Malignant Strictures

Proximal and unresectable malignant strictures, in turn, have usually been treated with surgical bypass or, occasionally, palliative resection (Table 85-4). The latter has been associated with morbidity of 20 to 40% and mortality rates ranging from 0 to 20% (Nassif et al, 2003). As a consequence, self-expandable metal stents (SEMS) have been used with increased frequency, particularly in patients with late stage gastric outlet obstruction in the setting of pancreaticobiliary malignancy (Wong et al, 2002; Adler and Baron, 2002; Nassif et al, 2003; Mosler et al, 2004). Although many esophageal prostheses have been used (Z stent, Wilson-Cook, Inc., Winston-Salem, NC; Ultraflex, Microvasive, Inc., Natick, MA; and EsophaCoil, Medtronics, Inc., Eden Prairie, MN), most US series have used the only TTS prosthesis currently released by the Food and Drug Administration, the Enteral Wallstent (Microvasive, Inc., Natick, MA) (Figure 85-2). The latter prosthesis, ranging between 6 to 9 cm in length and 18 to 22 mm in diameter, is released after stricture delineation

TABLE 85-4. Treatment Modalities for Malignant Intestinal and Colonic Stenoses

Upper intestinal tract Surgery Resection Bypass Endoscopic Rx

Dilatation/enteric stent placement ± Diverting PEG/feeding PEJ Mid-distal SB/Colon Surgery Endoscopic Rx

Dilatation - balloon versus Savary-type SEMS

Palliative Rx Preoperatively

PEG = percutaneous endoscopic gastrostomy; PEJ = percutaneous endoscopic jejunostomy; SB = small bowel; SEMS = self-expandable metal stent.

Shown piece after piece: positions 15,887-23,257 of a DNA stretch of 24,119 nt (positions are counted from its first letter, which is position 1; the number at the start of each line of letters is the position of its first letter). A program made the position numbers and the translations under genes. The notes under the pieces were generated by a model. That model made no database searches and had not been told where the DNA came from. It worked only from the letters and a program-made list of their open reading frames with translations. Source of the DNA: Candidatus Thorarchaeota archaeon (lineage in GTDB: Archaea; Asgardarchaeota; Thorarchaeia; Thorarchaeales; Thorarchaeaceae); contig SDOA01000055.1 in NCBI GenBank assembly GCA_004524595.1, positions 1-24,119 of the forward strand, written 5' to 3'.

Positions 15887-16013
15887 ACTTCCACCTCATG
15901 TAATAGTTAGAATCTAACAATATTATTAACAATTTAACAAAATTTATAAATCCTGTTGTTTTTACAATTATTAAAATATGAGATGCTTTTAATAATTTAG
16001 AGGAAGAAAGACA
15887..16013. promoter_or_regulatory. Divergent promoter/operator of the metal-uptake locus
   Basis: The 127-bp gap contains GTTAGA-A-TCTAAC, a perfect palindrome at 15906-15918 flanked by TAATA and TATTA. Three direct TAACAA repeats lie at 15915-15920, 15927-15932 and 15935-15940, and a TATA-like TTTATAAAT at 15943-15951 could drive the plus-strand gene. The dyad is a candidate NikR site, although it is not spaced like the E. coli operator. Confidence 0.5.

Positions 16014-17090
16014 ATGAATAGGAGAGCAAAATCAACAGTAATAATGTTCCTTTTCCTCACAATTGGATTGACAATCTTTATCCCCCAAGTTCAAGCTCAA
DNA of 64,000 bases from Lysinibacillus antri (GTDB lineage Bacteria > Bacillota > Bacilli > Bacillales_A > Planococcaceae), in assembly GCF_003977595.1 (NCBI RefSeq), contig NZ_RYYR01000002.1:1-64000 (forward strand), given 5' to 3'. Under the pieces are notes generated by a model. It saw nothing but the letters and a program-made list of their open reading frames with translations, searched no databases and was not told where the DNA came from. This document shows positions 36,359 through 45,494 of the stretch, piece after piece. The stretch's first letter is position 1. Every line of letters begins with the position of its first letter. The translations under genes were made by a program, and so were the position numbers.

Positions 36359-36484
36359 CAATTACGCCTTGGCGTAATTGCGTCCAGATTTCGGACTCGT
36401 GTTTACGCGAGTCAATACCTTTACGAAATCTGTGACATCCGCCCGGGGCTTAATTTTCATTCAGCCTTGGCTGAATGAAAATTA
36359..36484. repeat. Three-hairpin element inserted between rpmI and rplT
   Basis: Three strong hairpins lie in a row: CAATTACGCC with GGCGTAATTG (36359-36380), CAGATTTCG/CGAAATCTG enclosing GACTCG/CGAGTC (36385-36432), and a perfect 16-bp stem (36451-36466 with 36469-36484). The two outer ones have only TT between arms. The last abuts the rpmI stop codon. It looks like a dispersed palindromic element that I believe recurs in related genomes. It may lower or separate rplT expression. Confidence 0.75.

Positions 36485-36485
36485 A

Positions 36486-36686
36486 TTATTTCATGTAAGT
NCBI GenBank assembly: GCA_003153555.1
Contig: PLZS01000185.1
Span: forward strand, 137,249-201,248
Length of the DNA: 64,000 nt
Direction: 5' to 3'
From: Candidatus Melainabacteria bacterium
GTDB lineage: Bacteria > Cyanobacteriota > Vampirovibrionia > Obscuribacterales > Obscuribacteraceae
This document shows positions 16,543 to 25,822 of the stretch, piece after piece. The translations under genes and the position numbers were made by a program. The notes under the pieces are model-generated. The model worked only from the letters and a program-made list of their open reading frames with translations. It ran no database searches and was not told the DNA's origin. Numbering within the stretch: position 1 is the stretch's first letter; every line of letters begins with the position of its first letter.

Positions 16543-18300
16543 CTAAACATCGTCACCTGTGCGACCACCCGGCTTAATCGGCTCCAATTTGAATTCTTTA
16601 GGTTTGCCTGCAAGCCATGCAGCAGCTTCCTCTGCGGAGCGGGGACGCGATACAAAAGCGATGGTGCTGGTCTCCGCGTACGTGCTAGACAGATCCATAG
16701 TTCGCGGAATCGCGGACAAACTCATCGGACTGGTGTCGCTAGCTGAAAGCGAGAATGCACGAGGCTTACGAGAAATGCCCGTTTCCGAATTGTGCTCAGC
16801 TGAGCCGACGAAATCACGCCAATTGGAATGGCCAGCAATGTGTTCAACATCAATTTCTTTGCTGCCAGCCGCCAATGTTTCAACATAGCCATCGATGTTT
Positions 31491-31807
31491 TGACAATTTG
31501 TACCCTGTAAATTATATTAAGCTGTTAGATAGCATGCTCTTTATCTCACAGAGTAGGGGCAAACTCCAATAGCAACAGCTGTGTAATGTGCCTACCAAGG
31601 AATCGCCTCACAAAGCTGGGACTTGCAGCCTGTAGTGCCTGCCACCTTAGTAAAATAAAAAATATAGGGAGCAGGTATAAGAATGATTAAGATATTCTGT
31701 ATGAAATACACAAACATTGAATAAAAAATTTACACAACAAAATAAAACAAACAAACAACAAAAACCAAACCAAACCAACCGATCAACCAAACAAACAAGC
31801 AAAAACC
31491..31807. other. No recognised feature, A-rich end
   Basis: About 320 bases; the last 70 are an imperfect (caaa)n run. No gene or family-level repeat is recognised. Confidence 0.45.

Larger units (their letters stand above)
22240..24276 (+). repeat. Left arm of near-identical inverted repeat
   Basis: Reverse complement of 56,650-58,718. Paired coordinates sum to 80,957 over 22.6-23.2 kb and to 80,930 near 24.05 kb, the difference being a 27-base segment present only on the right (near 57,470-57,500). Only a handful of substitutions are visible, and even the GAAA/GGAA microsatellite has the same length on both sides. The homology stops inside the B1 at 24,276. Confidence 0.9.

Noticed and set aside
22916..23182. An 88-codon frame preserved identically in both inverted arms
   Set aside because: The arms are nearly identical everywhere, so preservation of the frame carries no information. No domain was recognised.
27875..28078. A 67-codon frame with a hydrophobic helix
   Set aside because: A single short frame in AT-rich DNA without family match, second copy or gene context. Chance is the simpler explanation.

by contrast injection through the stenosis or submucosal injection of contrast proximally and distally at the margins of the tumor (Figure 85-3).

Technical success rates for stent placement approximate 90 to 95%, although a second stent is needed in up to one-third of placements (Mosler et al, 2004). Functional success rates allowing intake of soft foods or full liquids, in turn, have been reported to be 80 to 90% (Nassif et al, 2003) and complications include both short term (bleeding, perforation, and malplacement) as well as long term (erosion/perforation, migration, bleeding, and obstruction). Most series

1bmmx60mm wallstent >

FIGURE 85-2. Enteral Wallstent delivery system

FIGURE 85-3. C-loop Wallstents in patient with primary pancreatic malignancy (A to F). Note incomplete distal prosthesis expansion (B) treated with second prosthesis (D,E, and F). Continued on next page.

FIGURE 85-3 Continued. C-loop Wallstents in patient with primary pancreatic malignancy (A to F). Note incomplete distal prosthesis expansion (B) treated with second prosthesis (D,E, and F).

cited earlier report a survival approximating only 2 to 4 months after SEMS insertion for upper gastrointestinal (GI) malignancies, and, at the time of this writing, there have been no randomized studies comparing upper GI tract stenting to palliative surgery. There have, however, been large single center series, and a recent multicenter trial by Nassif and colleagues (2003) reported 63 patients in whom stent placement was attempted. Successful in 60 (95%), there was no procedure-related mortality, but 30% of the patients developed complications including 13 stent obstructions, 4 migrations, and 2 duodenal perforations. Median survival was 7 weeks.

Constipation Prescription

Constipation Prescription

Did you ever think feeling angry and irritable could be a symptom of constipation? A horrible fullness and pressing sharp pains against the bladders can’t help but affect your mood. Sometimes you just want everyone to leave you alone and sleep to escape the pain. It is virtually impossible to be constipated and keep a sunny disposition. Follow the steps in this guide to alleviate constipation and lead a happier healthy life.

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